Cardiomyocytes from the apex but not the base of the heart increase their contractility in response to β2-adrenoceptor (β2AR) stimulation, which may underlie the development of Takotsubo cardiomyopathy. However, both cell types produce comparable cytosolic amounts of the second messenger cAMP. We investigated this discrepancy using nanoscale imaging techniques and found that, structurally, basal cardiomyocytes have more organized membranes (higher T-tubular and caveolar densities). Local membrane microdomain responses measured in isolated basal cardiomyocytes or in whole hearts revealed significantly smaller and more short-lived β2AR/cAMP signals. Inhibition of PDE4, caveolar disruption by removing cholesterol or genetic deletion of Cav3 eliminated differences in local cAMP production and equilibrated the contractile response to β2AR. We conclude that basal cells possess tighter control of cAMP because of a higher degree of signaling microdomain organization. This provides varying levels of nanostructural control for cAMP-mediated functional effects that orchestrate macroscopic, regional physiological differences within the heart.

Journal article

Wright PT, Lucarelli C, Sanchez-Alonso J, Bello S, Faggian G, Terracciano C, Gorelik Jet al., 2017, Mechanical Unloading Suppresses Localized Beta-2 Adrenoceptor and L-type Calcium Channel Function in Healthy and Failing Cardiomyocytes, Scientific Sessions of the American-Heart-Association / Resuscitation Science Symposium, Publisher: LIPPINCOTT WILLIAMS & WILKINS, ISSN: 0009-7322

Conference paper

Schobesberger S, Wright P, Poulet C, Mansfield C, Friebe A, Nikolaev VO, Gorelik Jet al., 2017, beta(3) adrenergic signaling alters compartmentation and NO/cGMP/PDE2 signaling in heart failure, Publisher: ELSEVIER SCI LTD, Pages: 36-37, ISSN: 0022-2828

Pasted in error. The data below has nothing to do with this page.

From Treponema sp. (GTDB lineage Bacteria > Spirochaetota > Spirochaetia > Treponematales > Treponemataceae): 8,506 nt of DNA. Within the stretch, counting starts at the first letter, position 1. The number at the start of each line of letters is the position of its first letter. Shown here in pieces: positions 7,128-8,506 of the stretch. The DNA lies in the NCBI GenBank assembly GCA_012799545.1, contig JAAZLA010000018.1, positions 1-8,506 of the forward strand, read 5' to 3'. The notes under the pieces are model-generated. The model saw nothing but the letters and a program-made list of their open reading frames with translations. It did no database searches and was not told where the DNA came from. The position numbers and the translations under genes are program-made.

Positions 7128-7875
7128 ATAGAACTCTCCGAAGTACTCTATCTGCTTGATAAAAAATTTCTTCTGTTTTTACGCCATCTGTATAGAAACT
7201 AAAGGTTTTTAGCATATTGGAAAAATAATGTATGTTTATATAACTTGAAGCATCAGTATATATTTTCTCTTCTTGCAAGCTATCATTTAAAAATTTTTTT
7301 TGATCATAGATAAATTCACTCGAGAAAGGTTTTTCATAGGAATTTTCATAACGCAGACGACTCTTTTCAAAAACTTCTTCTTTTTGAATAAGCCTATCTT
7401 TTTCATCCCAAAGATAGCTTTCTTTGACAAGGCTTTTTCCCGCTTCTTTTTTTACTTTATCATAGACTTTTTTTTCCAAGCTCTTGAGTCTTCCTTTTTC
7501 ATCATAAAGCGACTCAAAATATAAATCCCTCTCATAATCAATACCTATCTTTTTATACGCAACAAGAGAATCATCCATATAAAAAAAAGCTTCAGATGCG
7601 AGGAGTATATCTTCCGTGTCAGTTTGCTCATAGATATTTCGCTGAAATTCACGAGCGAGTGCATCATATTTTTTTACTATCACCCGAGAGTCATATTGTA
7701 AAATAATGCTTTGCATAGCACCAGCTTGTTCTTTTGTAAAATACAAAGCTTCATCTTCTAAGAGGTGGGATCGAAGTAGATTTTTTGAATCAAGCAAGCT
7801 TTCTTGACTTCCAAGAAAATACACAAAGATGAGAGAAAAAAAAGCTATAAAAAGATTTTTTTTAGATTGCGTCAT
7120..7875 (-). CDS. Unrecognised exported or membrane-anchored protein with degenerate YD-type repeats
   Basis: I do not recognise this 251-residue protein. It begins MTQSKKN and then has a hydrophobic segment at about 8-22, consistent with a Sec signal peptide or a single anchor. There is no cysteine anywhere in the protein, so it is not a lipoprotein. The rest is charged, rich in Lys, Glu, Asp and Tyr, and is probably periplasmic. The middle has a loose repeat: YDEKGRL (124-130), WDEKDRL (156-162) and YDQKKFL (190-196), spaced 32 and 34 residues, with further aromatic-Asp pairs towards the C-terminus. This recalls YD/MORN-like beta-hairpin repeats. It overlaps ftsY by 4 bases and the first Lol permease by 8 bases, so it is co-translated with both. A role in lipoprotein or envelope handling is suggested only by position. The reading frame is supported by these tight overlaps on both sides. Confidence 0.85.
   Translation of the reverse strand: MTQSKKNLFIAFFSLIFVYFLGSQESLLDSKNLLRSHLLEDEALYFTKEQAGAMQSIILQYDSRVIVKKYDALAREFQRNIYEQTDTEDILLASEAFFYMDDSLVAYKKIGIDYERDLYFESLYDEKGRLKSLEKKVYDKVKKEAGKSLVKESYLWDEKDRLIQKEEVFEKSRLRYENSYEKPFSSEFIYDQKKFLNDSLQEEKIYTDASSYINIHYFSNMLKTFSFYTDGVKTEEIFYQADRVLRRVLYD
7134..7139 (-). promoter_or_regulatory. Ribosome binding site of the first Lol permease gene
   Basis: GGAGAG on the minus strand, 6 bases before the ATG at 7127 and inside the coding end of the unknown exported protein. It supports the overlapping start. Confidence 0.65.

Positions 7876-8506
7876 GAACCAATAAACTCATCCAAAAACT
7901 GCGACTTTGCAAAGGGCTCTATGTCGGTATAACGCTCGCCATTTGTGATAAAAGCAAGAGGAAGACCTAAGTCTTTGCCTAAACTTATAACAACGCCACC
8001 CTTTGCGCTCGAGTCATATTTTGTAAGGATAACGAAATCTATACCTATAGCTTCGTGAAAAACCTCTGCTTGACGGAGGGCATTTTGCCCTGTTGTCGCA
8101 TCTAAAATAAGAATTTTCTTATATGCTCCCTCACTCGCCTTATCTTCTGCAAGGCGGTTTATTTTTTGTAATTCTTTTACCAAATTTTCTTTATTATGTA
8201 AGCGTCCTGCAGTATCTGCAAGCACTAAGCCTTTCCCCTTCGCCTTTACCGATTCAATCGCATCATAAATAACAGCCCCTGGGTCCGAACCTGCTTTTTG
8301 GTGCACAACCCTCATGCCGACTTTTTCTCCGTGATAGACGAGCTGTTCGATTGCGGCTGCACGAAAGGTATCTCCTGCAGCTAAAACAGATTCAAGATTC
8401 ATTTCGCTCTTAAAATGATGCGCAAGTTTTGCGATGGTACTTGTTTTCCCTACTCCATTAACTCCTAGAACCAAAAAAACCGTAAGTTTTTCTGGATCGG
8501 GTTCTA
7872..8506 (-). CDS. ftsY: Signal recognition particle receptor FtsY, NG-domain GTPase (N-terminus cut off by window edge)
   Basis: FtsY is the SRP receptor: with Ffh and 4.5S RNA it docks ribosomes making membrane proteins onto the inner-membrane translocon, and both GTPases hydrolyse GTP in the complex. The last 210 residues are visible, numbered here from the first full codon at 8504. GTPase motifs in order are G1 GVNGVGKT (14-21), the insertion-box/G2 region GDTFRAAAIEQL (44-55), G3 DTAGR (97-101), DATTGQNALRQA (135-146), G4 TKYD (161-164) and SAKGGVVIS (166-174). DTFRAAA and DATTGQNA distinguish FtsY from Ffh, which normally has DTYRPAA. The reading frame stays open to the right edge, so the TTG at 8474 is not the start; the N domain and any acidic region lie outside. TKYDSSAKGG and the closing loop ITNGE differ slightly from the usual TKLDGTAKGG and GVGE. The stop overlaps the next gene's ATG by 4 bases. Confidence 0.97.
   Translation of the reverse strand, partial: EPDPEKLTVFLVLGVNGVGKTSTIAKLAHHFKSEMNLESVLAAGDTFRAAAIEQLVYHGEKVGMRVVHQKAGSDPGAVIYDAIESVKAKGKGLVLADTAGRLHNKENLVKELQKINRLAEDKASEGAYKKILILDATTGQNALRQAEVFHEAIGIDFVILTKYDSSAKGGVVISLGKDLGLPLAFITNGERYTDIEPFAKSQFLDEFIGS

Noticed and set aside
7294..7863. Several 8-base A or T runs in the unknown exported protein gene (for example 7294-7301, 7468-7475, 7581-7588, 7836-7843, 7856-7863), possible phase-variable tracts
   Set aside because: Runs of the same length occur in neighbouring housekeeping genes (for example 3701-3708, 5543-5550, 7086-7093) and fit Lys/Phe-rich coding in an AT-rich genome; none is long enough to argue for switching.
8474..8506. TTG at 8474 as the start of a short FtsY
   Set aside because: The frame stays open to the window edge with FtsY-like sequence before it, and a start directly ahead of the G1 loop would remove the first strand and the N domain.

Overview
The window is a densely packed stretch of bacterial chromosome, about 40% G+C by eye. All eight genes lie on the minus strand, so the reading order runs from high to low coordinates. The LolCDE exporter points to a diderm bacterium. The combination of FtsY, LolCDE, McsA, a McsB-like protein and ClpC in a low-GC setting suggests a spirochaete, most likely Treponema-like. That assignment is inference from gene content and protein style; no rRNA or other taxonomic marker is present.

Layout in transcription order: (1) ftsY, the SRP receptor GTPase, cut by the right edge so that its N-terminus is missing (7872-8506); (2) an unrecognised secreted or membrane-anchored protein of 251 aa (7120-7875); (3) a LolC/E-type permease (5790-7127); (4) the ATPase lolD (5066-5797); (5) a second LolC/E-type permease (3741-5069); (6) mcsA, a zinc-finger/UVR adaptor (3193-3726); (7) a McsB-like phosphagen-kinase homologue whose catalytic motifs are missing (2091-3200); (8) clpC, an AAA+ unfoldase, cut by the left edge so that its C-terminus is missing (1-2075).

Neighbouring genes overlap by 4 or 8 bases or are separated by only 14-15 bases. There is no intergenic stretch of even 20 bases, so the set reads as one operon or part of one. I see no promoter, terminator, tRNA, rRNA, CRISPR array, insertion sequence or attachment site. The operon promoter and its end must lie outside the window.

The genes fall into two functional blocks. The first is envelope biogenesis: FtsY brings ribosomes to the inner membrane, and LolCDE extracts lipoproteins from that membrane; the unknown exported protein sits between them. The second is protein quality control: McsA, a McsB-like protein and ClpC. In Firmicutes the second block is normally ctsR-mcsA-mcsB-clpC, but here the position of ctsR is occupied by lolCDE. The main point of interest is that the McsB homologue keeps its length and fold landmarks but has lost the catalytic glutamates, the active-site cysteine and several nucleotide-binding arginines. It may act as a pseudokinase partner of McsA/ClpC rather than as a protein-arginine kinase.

Conference paper

Swiatlowska P, Sanchez-Alonso J, Wright P, Novak P, Gorelik Jet al., 2017, Studying cell membrane nanomechanics in normal and failing hearts - New approach, Publisher: ELSEVIER SCI LTD, Pages: 8-8, ISSN: 0022-2828

Conference paper

Schobesberger S, Wright P, Tokar S, Bhargava A, Mansfield C, Glukhov AV, Poulet C, Buzuk A, Monszpart A, Sikkel M, Harding SE, Nikolaev VO, Lyon AR, Gorelik Jet al., 2017, T-tubule remodelling disturbs localised β2-adrenergic signalling in rat ventricular myocyte during the progression of heart failure, Cardiovascular Research, Vol: 113, Pages: 770-782, ISSN: 0008-6363

AimsCardiomyocyte β2-adrenergic receptor (β2AR) cyclic adenosine monophosphate (cAMP) signalling is regulated by the receptors’ subcellular location within transverse tubules (T-tubules), via interaction with structural and regulatory proteins, which form a signalosome. In chronic heart failure (HF), β2ARs redistribute from T-tubules to the cell surface, which disrupts functional signalosomes and leads to diffuse cAMP signalling. However, the functional consequences of structural changes upon β2AR-cAMP signalling during progression from hypertrophy to advanced HF are unknown.Methods and resultsRat left ventricular myocytes were isolated at 4-, 8-, and 16-week post-myocardial infarction (MI), β2ARs were stimulated either via whole-cell perfusion or locally through the nanopipette of the scanning ion conductance microscope. cAMP release was measured via a Förster Resonance Energy Transfer-based sensor Epac2-camps. Confocal imaging of di-8-ANNEPS-stained cells and immunoblotting were used to determine structural alterations. At 4-week post-MI, T-tubule regularity, density and junctophilin-2 (JPH2) expression were significantly decreased. The amplitude of local β2AR-mediated cAMP in T-tubules was reduced and cAMP diffused throughout the cytosol instead of being locally confined. This was accompanied by partial caveolin-3 (Cav-3) dissociation from the membrane. At 8-week post-MI, the β2AR-mediated cAMP response was observed at the T-tubules and the sarcolemma (crest). Finally, at 16-week post-MI, the whole cell β2AR-mediated cAMP signal was depressed due to adenylate cyclase dysfunction, while overall Cav-3 levels were significantly increased and a substantial portion of Cav-3 dissociated into the cytosol. Overexpression of JPH2 in failing cells in vitro or AAV9.SERCA2a gene therapy in vivo did not improve β2AR-mediated signal compartmentation or reduce cAMP diffusion.ConclusionAlthough changes in T-tubule structure

Journal article

Surdo NC, Berrera M, Koschinski A, Brescia M, Machado MR, Carr C, Wright P, Gorelik J, Morotti S, Grandi E, Bers DM, Pantano S, Zaccolo Met al., 2017, FRET biosensor uncovers cAMP nano-domains at beta-adrenergic targets that dictate precise tuning of cardiac contractility, Nature Communications, Vol: 8, ISSN: 2041-1723